Southern Officials Set Plans To Develop Minority Teachers

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Educators from five Southern states last week recommended a number of strategies their governors might use to attract more black high-school and college students to the teaching profession.

The educators serve on state task forces appointed by the governors of Arkansas, Georgia, North Carolina, Tennessee, and Virginia as part of the Southern Regional Task Force on the Supply of Minority Teachers. The effort was initiated last year by the Southern Education Foundation with a grant from the National Governors' Association.

The five sets of proposals--one for each state--include such strategies as loan-forgiveness and scholarship programs for prospective teachers; the development of statewide teacher supply-and-demand data bases; and the creation and expansion of future-teachers' clubs in high schools.

The educators released their proposals at a meeting in Little Rock, Ark., organized by the S.E.F. They called on their states' governors to include the recommendations in their legislative agendas.

"Some sort of intervention is necessary to increase the diversity of the teaching force,'' said Nathaniel Jackson, program officer for the S.E.F., an Atlanta-based group.

"For most blacks growing up in the South, black teachers were their only professional role models,'' he said. "Even though times have changed considerably, in some areas, the teacher is still the primary professional role model for black children.''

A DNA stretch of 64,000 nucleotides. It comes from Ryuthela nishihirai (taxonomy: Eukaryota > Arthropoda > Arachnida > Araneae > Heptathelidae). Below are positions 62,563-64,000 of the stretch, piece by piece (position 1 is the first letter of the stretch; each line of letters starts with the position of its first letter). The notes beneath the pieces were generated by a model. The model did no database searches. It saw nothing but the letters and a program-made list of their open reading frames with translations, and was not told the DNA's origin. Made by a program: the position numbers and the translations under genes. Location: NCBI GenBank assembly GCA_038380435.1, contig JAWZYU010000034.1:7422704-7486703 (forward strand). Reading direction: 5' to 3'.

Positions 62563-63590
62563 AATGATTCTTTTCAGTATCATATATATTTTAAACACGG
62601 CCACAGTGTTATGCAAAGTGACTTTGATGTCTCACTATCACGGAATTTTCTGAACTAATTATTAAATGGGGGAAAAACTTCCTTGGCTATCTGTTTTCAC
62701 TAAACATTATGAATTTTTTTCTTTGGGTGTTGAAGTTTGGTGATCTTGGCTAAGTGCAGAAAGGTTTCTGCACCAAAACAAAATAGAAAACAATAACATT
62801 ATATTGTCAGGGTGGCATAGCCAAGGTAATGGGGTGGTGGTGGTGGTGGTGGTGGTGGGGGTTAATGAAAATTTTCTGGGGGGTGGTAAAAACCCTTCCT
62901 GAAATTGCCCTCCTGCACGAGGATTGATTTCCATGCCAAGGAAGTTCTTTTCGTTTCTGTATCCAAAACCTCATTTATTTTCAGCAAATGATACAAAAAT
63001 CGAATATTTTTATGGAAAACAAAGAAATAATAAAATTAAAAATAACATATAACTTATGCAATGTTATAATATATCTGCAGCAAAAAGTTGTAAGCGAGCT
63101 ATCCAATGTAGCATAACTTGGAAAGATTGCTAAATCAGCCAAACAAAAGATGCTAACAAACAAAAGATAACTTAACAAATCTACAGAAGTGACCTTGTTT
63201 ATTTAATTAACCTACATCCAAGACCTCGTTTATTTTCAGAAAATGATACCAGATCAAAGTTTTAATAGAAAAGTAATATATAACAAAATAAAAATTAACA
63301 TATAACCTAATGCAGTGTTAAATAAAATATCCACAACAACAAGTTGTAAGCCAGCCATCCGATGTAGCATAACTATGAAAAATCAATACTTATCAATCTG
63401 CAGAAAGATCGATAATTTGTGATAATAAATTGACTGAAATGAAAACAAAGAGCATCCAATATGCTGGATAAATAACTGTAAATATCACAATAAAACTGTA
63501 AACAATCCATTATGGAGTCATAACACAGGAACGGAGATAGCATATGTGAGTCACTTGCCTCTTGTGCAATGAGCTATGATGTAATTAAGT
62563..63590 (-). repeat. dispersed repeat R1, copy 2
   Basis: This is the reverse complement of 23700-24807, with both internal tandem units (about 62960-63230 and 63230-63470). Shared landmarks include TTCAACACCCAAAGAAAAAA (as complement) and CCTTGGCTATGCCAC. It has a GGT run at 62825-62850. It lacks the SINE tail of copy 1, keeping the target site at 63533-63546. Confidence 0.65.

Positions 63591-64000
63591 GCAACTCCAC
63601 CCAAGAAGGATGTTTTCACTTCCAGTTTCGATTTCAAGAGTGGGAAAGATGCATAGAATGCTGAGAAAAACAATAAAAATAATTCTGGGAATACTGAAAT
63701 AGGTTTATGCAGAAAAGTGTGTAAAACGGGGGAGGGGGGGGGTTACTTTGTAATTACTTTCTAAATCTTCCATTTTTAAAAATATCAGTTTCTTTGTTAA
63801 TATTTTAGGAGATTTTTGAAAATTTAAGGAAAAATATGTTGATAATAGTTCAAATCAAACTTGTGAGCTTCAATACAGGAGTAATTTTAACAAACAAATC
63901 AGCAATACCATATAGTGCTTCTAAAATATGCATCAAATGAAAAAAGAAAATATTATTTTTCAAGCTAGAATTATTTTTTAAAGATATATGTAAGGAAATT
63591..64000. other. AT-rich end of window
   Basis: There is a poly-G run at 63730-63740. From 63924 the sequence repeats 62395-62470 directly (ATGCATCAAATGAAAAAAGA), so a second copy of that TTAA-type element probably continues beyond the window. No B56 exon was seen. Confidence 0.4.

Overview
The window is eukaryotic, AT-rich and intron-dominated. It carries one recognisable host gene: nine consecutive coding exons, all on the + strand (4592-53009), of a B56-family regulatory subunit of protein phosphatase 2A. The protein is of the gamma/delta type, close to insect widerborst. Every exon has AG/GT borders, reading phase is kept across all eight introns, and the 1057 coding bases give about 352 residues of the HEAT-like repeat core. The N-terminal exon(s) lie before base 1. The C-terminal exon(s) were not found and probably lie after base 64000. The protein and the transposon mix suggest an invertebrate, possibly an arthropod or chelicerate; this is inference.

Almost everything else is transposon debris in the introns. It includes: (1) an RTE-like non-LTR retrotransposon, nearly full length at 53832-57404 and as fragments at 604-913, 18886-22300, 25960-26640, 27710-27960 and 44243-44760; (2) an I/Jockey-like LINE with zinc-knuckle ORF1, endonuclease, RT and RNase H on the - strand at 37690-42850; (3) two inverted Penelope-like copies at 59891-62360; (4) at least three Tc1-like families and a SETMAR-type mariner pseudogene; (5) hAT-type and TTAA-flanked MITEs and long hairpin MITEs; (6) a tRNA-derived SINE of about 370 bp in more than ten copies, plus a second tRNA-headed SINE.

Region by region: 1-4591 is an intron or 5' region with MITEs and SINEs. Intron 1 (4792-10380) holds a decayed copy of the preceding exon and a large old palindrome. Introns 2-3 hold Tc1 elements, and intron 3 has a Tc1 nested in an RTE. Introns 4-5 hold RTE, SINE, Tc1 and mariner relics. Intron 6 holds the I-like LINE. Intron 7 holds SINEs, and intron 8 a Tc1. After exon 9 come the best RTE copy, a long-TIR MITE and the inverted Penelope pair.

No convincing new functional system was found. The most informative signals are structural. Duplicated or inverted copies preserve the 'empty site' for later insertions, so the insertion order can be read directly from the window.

A recent study by the American Association of Colleges for Teacher Education supports the view that a decreasing number of minorities want to enter teaching. Of the prospective teachers enrolled in elementary-education programs in 1987, the survey found that 4.3 percent were black and 2 percent were Hispanic. Likewise, of the students studying to be high-school teachers, only 4.1 percent were black and 1.2 percent were Hispanic. (See Education Week, Jan. 13, 1988.)

At the same time, demographic data indicate that the proportion of minority students is increasing. Nearly 30 percent of the school-age population, and roughly one-third of the preschool-age population, is composed of minorities.

The task forces' recommendations are noteworthy, Mr. Jackson said, because of their statewide scope and their calls for state financial support. Most prior efforts of their kind, he said, have usually been funded by private groups and foundations and have aided only local recruitment.

None of the state panels included cost estimates in their proposals, according to Mr. Jackson, and only the governor of North Carolina thus far has indicated that he supports the recommendations of his state's task force. --EF

Vol. 07, Issue 35

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